Domingo, a Lion in Winter in 'Tamerlano'
Friday, May 2, 2008
Among the possible reactions to Plácido Domingo's second recent foray into the unfamiliar world of baroque opera -- in Handel's "Tamerlano," which opened at the Washington National Opera on Wednesday night -- are a purist's horror at his stylistic inaccuracies, and a human being's admiration for the guts and, yes, nobility of his performance. Domingo does not have to do this. He could walk through some role he's done a hundred times before, even if his voice may not live up to memories of his prime. He could comfortably retire. He does not have to go out and find some challenging new role that he can still put across convincingly, learning half a dozen arias and what one singer described as "gobs of secco recitative" in a musical style in which he is not altogether at home.
Instead, he took on the part of Bajazet, a conquered ruler set adrift in a new world order that has been imposed upon him, surrounded by the shards of his own past. In vocal terms, these shards were the heroic gleam of his darkening voice, the ardor of an Otello bursting incongruously out of Handel's recitatives; in visual terms, they took the form of a pile of objects -- books, carpets -- shoved in the corner of an empty room. For in this opera, directed by Chas Rader-Shieber, Domingo represents the perfect fusion of form (the role he is playing) and content (the way he sings it).
On Wednesday, Bajazet and his daughter Asteria (played by Sarah Coburn) were the only color in a dark world. Rader-Shieber cast the malevolent Tamerlano (the star countertenor David Daniels) like one of Saddam Hussein's sons: a sinister slick operator in a shiny Western business suit and silk tie, surrounded by the black-uniformed goons of a police state. Amid the dark suits, in their emptied palace, Bajazet and Asteria were startlingly bright in their gorgeous traditional robes. And similarly, Domingo added vocal color and energy to every scene he was in.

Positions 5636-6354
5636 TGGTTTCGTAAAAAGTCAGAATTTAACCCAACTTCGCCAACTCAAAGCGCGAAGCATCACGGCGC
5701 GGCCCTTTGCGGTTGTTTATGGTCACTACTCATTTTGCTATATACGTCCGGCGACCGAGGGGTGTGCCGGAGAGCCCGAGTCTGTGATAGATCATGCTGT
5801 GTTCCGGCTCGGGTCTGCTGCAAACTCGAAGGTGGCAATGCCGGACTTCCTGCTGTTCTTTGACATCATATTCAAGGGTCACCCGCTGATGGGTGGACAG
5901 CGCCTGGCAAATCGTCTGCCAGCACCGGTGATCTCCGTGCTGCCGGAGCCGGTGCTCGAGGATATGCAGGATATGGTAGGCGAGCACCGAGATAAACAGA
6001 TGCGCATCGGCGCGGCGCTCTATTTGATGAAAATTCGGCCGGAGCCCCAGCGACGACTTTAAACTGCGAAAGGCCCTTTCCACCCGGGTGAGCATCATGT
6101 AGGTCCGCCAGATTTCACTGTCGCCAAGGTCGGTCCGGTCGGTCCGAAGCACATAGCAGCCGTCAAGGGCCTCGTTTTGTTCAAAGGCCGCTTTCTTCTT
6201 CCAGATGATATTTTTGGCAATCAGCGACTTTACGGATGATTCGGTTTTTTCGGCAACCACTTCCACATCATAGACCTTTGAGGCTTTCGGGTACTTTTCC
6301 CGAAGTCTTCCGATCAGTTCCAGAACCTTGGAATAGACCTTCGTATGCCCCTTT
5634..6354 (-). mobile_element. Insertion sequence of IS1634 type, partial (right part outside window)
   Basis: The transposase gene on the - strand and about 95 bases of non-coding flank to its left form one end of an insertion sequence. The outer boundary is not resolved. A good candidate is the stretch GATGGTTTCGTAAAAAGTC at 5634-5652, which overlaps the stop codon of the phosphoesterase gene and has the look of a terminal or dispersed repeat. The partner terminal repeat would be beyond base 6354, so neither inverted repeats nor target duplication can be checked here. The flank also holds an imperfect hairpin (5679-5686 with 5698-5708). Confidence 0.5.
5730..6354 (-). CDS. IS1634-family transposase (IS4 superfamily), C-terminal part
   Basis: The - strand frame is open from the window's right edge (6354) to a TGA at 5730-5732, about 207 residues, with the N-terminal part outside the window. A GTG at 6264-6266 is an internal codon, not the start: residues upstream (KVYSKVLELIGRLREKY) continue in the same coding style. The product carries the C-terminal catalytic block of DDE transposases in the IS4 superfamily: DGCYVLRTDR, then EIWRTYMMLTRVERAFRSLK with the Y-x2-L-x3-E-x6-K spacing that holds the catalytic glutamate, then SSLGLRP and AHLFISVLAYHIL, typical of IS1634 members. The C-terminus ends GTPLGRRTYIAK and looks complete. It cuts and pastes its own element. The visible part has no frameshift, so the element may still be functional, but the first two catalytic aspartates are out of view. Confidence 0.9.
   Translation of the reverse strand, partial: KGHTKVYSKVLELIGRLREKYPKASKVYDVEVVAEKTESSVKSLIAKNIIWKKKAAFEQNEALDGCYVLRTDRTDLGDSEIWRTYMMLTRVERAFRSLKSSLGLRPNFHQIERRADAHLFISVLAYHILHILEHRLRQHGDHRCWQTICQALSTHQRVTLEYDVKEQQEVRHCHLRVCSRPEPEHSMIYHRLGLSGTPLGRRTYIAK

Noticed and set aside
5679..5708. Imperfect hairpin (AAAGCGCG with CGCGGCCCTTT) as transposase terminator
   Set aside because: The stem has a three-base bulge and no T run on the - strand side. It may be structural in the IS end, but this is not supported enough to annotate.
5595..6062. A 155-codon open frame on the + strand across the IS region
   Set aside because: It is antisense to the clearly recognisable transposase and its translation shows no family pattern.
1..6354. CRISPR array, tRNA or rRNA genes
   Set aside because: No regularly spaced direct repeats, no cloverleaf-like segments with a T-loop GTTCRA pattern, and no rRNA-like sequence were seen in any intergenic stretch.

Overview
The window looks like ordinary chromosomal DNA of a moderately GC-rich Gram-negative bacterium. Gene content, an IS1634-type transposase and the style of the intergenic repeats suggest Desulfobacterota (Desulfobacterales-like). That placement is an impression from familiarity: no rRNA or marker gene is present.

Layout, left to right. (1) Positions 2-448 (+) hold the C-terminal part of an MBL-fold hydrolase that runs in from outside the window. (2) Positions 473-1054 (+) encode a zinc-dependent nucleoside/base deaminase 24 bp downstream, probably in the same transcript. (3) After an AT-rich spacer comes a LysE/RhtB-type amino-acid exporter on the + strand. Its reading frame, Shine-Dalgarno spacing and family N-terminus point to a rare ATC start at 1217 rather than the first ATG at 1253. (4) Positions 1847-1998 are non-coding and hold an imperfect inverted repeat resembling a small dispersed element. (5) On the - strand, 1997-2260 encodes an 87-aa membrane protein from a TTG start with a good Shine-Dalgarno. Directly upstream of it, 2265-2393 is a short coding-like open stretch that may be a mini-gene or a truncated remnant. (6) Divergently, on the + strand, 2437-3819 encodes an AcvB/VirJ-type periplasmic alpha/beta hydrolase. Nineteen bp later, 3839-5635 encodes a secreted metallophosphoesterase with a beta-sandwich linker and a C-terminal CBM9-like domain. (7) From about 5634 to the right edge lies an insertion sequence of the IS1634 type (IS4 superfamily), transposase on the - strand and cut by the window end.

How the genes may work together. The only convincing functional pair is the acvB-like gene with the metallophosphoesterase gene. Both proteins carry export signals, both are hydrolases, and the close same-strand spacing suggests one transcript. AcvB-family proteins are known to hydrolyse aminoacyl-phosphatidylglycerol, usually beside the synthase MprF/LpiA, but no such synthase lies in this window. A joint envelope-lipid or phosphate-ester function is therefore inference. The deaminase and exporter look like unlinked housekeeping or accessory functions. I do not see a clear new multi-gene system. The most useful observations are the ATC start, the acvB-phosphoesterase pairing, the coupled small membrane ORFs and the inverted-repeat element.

In recent years, Handel's landscape has become familiar terrain to operagoers (though less to those at the Washington National Opera, which has not been a notable Handel stronghold); directors such as Rader-Shieber have become adept at working with the 18th-century opera seria form (which means, basically, one solo aria after another); and aficionados have argued that Handel was a powerfully dramatic composer. Yet a performance with the intensity of Domingo's is rare. Blowing open the conventions of contemporary performance practice, he sang as if he didn't know, or didn't care, that baroque opera is supposed to be light. His was not a well-mannered performance. It did not have clean coloratura. It evoked the roar of a wounded lion. Fortunately, this fit the opera's plot perfectly, but it still created a basic uncertainty about whether the piece was an ensemble effort or the Plácido Domingo Show: The answer was a little of both, indicating a worthy but questionable product.